Secretary of State John Kerry signed the United Nations Arms Trade Treaty Wednesday on behalf of President Barack Obama.
For nearly an hour just after midnight on September 25, Senator Mike Lee (R-Utah) spoke on the "lawless act" that was the Supreme Court's ObamaCare decision.
On September 21, speakers Dr. Thomas Woods, Michael Maharrey of the Tenth Amendment Center, and State Senator Randy Brogdon of Oklahoma addressed the Restoring the Republic gathering in Pewaukee, Wisconsin, on the subject of nullification and what the states can do to stop federal overreach.
Former Defense Secretaries Robert Gates and Leon Panetta disagreed this week on whether President Obama should launch a military strike against Syria. The ex-Pentagon chiefs agreed, however, that the president does not need authorization from Congress to take that action — despite the fact that the U.S. Constitution delegates to Congress the power to declare war.
In an editorial, the Los Angeles Times called nullification unconstitutional and said it was based on "imaginary authority."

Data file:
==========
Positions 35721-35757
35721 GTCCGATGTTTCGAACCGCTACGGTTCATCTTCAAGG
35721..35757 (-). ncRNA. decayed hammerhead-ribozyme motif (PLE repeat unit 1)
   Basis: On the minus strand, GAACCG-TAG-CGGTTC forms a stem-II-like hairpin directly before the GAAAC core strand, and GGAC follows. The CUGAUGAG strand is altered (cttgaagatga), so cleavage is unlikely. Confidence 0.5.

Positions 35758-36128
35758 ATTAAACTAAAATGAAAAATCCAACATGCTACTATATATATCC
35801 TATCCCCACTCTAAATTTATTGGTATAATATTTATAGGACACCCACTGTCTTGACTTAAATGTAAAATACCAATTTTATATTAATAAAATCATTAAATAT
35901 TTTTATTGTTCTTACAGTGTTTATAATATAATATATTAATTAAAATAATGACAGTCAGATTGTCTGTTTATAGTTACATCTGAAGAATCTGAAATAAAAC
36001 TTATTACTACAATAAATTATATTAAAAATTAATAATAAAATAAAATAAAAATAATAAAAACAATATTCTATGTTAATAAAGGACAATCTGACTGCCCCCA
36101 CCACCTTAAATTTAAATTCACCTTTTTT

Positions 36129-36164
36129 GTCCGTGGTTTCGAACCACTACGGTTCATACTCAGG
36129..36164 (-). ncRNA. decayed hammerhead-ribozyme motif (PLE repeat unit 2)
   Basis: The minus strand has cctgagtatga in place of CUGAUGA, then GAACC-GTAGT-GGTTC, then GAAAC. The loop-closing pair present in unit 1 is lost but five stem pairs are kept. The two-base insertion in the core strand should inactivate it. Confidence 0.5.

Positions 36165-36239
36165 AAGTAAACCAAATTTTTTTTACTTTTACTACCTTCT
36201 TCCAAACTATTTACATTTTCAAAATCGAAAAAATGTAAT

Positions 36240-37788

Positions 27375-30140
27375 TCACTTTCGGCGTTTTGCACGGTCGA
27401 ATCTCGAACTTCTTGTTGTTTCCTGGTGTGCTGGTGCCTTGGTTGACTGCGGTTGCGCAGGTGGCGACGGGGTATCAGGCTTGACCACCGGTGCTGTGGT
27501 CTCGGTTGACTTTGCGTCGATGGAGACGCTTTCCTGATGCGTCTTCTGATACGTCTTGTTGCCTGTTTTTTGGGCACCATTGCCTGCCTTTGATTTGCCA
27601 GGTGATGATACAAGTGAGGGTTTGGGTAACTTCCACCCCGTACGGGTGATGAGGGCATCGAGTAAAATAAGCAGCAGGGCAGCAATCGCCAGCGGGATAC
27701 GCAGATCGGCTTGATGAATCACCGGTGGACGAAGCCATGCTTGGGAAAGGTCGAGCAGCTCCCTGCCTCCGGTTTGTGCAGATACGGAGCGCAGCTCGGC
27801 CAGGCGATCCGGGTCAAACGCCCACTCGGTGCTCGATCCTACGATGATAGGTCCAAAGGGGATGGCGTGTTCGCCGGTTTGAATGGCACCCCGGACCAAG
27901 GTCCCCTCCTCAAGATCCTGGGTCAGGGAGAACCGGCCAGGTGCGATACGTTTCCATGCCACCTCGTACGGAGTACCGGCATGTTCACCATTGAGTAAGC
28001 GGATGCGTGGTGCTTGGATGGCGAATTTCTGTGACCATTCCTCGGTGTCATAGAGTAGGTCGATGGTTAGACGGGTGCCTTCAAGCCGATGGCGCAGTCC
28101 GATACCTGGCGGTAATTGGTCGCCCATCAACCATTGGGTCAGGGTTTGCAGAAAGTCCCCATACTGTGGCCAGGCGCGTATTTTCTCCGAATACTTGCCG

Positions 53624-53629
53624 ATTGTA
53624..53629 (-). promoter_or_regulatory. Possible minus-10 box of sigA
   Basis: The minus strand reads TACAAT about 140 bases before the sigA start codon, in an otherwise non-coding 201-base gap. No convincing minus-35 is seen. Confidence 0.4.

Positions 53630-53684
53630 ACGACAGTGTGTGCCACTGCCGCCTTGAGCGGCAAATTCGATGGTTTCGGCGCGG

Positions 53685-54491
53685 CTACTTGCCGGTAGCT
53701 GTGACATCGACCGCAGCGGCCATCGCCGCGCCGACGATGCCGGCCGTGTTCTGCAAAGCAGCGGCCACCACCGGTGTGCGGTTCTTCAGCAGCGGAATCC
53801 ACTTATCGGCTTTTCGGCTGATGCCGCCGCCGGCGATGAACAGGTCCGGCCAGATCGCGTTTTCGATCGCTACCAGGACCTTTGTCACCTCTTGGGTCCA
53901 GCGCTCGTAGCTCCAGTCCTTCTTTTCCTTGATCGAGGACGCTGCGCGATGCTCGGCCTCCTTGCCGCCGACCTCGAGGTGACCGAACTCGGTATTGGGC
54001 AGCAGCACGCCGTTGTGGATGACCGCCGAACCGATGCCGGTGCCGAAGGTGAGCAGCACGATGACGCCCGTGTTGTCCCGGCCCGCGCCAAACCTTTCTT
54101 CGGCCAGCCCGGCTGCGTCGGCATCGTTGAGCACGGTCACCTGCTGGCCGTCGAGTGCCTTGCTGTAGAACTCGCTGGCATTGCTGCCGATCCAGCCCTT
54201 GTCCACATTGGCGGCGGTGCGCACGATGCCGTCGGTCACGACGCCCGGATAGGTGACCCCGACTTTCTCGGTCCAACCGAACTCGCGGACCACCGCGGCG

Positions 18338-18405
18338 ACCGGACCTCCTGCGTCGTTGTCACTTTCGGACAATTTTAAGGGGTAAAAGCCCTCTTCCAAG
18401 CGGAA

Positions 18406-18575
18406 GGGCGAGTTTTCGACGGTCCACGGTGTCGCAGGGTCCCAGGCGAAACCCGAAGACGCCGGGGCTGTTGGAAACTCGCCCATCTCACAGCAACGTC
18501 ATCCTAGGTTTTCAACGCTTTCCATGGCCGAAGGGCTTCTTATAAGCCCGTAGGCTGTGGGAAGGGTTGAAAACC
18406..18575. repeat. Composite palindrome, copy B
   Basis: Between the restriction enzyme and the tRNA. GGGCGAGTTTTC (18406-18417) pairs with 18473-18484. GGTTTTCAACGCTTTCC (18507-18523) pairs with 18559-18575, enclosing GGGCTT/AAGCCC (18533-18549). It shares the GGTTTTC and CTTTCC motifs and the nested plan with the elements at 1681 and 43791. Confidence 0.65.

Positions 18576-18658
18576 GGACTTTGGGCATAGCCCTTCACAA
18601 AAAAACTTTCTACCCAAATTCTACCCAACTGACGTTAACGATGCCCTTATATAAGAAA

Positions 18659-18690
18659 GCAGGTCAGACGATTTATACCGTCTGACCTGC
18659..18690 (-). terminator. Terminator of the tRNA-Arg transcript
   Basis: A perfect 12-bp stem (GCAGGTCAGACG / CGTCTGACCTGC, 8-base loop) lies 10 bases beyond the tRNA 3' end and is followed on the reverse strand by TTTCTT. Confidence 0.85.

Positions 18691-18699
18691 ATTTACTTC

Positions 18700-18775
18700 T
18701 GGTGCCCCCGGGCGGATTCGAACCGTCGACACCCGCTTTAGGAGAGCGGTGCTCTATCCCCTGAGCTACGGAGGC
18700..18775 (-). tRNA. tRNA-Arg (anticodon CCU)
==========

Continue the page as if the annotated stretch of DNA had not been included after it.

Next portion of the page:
On Tuesday the U.S. government's secret surveillance court declassified and released a decision defending the practice of the National Security Agency in collecting billions of phone call records every day.
On this day, 226 years ago, 39 of the original 55 delegates to the Constitutional Convention signed the document they’d been debating during the summer of 1787.
These men represented many vocations and many political philosophies. Although they often disagreed on fundamental matters of how to establish a perpetual republican form of government, there was not a single man among them who would have remained a day at that august gathering had they known that the government they were creating would have become the most serious threat to the liberty it was meant to protect.
Using a $300,000 Homeland Security grant, the financially strapped Las Vegas Police Department installed 37 surveillance cameras along the Strip.
The United States Court of Appeals for the District of Columbia Circuit is hearing arguments on the Federal Communications Commission’s Internet access rules that prohibit cable and telecom carriers from blocking websites, even those that compete with their own Internet businesses. The judges on the Court of Appeals appeared skeptical of the increased regulations on broadband providers.